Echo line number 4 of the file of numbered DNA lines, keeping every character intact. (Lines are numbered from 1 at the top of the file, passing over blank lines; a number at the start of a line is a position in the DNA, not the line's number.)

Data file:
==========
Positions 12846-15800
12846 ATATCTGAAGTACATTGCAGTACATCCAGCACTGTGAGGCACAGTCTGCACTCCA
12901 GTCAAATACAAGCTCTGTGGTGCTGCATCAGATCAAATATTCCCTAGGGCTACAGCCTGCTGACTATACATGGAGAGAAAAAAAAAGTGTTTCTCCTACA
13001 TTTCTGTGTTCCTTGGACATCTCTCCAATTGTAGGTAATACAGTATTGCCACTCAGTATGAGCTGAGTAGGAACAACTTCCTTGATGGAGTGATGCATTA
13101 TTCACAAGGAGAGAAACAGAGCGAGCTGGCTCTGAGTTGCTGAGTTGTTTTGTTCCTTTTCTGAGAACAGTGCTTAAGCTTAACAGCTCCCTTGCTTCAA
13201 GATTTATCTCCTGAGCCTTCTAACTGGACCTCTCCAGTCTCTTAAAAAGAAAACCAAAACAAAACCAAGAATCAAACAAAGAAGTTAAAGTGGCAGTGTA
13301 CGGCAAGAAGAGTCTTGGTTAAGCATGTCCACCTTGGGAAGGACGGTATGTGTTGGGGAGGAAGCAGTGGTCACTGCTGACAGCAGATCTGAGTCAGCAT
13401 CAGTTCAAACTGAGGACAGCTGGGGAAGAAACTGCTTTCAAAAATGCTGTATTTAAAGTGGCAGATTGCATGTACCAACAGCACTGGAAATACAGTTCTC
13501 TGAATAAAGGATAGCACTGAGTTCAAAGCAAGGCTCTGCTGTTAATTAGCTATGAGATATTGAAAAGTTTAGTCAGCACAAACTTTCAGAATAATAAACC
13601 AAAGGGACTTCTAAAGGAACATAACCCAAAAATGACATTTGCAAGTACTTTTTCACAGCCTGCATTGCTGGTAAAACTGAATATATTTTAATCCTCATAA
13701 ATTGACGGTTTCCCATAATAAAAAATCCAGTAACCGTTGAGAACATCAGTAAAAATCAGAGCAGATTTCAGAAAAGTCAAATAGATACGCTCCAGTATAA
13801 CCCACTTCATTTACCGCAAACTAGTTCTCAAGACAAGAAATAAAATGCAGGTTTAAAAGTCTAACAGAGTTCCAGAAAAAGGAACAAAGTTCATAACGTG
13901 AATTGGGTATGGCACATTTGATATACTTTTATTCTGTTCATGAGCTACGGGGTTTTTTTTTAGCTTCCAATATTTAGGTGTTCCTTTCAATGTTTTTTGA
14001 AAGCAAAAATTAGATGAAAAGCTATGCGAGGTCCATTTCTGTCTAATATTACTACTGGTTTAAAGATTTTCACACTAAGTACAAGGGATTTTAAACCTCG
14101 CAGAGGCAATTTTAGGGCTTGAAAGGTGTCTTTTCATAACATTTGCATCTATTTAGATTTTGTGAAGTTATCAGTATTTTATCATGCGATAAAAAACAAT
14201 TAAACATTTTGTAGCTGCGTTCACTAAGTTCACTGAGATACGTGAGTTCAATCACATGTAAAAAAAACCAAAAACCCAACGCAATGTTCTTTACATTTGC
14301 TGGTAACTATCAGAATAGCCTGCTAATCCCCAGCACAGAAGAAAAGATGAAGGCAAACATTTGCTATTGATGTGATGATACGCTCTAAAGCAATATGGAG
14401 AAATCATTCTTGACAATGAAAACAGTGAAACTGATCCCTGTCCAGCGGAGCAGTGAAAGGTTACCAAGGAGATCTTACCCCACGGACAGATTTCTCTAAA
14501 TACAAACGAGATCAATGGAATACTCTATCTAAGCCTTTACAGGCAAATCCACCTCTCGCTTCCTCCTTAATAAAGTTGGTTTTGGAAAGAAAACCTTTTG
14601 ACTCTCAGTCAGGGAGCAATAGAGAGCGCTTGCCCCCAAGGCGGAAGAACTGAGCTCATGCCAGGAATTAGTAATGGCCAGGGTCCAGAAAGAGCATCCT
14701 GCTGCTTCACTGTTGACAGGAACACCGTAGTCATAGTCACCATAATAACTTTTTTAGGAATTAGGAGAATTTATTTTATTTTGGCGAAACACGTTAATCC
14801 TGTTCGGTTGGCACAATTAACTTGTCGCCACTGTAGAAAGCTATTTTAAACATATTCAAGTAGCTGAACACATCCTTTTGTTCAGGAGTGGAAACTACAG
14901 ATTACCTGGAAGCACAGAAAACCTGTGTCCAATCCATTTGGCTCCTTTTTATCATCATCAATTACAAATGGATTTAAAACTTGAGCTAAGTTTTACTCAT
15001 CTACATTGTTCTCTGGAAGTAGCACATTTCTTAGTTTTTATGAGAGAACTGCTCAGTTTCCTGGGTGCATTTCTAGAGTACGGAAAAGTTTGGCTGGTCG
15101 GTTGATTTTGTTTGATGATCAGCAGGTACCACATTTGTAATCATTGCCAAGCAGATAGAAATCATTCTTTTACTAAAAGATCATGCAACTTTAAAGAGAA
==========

13001 TTTCTGTGTTCCTTGGACATCTCTCCAATTGTAGGTAATACAGTATTGCCACTCAGTATGAGCTGAGTAGGAACAACTTCCTTGATGGAGTGATGCATTA